20 April 2015

Good News Everyone!!!

Good news everyone!

I invented a device that makes you read this in your head using my voice!
It appears that the DoJ's antitrust division will oppose the Comcast-Time Warner Merger:
Staff attorneys at the U.S. Justice Department’s antitrust division are nearing a recommendation to block Comcast Corp.’s bid to buy Time Warner Cable Inc., according to people familiar with the matter.

Attorneys who are investigating Comcast’s $45.2 billion proposal to create a nationwide cable giant are leaning against the merger out of concern that consumers would be harmed and could submit their review as soon as next week, said the people. The division’s senior officials will then decide whether to file a federal lawsuit seeking to block the tie-up.
Even better, it appears that this opposition could have the effect of preventing other mergers in the industry:

A rejection would be a blow to Comcast, which would have to give up on valuable cable and broadband assets in major U.S. cities including New York and Los Angeles. The $45.2 billion merger proposal is also a way for Philadelphia-based Comcast to fend off competition from phone companies, satellite providers and Web services like Netflix Inc. that have taken hundreds of thousands of its TV subscribers in recent years.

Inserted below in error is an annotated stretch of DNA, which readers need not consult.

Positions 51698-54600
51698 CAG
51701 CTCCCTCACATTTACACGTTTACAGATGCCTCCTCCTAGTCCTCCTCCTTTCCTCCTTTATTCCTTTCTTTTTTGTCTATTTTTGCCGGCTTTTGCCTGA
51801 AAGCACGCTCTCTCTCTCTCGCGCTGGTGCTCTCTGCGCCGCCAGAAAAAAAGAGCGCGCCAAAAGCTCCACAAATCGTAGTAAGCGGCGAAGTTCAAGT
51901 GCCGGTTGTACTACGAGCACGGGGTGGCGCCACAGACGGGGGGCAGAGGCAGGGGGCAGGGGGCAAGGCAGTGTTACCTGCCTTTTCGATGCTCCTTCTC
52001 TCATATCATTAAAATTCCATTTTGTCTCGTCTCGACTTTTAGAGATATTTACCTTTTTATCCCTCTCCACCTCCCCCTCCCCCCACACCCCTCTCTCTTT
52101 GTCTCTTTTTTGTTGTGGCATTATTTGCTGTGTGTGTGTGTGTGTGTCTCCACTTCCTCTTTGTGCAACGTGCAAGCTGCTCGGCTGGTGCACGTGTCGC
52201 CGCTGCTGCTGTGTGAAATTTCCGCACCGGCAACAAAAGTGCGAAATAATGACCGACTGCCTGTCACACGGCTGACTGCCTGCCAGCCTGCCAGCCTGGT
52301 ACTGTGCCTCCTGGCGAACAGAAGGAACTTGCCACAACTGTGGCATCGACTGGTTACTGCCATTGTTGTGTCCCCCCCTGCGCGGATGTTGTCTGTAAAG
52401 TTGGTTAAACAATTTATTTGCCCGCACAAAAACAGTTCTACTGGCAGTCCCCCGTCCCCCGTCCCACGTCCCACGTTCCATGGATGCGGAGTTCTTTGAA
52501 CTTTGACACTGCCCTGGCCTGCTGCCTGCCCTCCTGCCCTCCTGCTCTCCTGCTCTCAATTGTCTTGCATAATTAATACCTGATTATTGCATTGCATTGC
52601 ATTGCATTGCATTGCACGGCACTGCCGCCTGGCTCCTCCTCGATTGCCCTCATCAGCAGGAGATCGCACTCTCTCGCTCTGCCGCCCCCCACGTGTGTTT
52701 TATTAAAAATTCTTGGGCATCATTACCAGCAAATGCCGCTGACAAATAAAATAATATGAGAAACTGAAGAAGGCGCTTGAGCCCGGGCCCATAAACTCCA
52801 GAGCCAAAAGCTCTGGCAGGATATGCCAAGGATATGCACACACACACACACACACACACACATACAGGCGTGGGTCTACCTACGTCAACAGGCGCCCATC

Another company has a lot at stake: Charter Communications Inc., the No. 4 in the industry. Charter, which counts billionaire John Malone as its largest investor, has agreed to take control of 3.9 million Comcast cable-TV customers to ease approval for the Comcast-Time Warner Cable merger. If that fails, Charter won’t get those customers. Another Charter deal, the recent agreement to purchase of Bright House Networks, would also be in jeopardy.
The most amazing thing about this is that the push-back seems to come primarily from consumers, driven largely by both Comcast and TW Cable, and the belief that if they are allowed to merge, the suckitude will get only worse.

Remarkably, this is the second time that adverse regulation against cable companies has resulted in a consumer backlash.

The Cable Television Consumer Protection and Competition Act of 1992 was vociferously opposed by the cable companies, and they plastered their programming with advertising against it.

Once alerted, cable users bombarded Congress with calls and letters supporting the bill, because they figured that if their cable company was against the 1992 Cable Act, they were for it.


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